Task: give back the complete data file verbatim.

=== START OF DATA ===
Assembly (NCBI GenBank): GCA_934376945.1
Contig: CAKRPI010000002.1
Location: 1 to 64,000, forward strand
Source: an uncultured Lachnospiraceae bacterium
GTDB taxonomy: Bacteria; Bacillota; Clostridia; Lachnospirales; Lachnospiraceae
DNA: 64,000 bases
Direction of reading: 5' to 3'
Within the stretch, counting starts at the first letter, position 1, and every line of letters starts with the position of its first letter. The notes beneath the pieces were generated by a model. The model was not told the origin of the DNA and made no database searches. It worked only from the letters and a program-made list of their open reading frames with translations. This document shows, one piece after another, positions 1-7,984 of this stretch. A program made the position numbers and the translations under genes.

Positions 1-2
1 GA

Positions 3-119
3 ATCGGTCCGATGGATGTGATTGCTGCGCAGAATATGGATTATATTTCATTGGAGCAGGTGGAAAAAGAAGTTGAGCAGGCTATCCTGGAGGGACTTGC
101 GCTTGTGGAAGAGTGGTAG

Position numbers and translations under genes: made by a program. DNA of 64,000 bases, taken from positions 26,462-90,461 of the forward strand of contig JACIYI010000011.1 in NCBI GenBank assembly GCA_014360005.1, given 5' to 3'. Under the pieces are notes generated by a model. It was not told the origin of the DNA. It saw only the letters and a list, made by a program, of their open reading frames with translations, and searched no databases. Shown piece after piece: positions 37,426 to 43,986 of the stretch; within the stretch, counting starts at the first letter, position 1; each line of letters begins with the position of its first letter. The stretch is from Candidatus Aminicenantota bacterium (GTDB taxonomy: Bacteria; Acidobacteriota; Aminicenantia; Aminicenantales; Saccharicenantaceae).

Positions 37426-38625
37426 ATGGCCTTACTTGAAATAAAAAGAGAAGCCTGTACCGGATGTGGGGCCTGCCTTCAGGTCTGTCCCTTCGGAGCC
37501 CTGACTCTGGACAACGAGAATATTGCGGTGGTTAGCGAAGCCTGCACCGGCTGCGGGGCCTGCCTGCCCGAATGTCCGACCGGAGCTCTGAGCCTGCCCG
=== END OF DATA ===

Assembly (NCBI GenBank): GCA_934376945.1
Contig: CAKRPI010000002.1
Location: 1 to 64,000, forward strand
Source: an uncultured Lachnospiraceae bacterium
GTDB taxonomy: Bacteria; Bacillota; Clostridia; Lachnospirales; Lachnospiraceae
DNA: 64,000 bases
Direction of reading: 5' to 3'
Within the stretch, counting starts at the first letter, position 1, and every line of letters starts with the position of its first letter. The notes beneath the pieces were generated by a model. The model was not told the origin of the DNA and made no database searches. It worked only from the letters and a program-made list of their open reading frames with translations. This document shows, one piece after another, positions 1-7,984 of this stretch. A program made the position numbers and the translations under genes.

Positions 1-2
1 GA

Positions 3-119
3 ATCGGTCCGATGGATGTGATTGCTGCGCAGAATATGGATTATATTTCATTGGAGCAGGTGGAAAAAGAAGTTGAGCAGGCTATCCTGGAGGGACTTGC
101 GCTTGTGGAAGAGTGGTAG

Position numbers and translations under genes: made by a program. DNA of 64,000 bases, taken from positions 26,462-90,461 of the forward strand of contig JACIYI010000011.1 in NCBI GenBank assembly GCA_014360005.1, given 5' to 3'. Under the pieces are notes generated by a model. It was not told the origin of the DNA. It saw only the letters and a list, made by a program, of their open reading frames with translations, and searched no databases. Shown piece after piece: positions 37,426 to 43,986 of the stretch; within the stretch, counting starts at the first letter, position 1; each line of letters begins with the position of its first letter. The stretch is from Candidatus Aminicenantota bacterium (GTDB taxonomy: Bacteria; Acidobacteriota; Aminicenantia; Aminicenantales; Saccharicenantaceae).

Positions 37426-38625
37426 ATGGCCTTACTTGAAATAAAAAGAGAAGCCTGTACCGGATGTGGGGCCTGCCTTCAGGTCTGTCCCTTCGGAGCC
37501 CTGACTCTGGACAACGAGAATATTGCGGTGGTTAGCGAAGCCTGCACCGGCTGCGGGGCCTGCCTGCCCGAATGTCCGACCGGAGCTCTGAGCCTGCCCG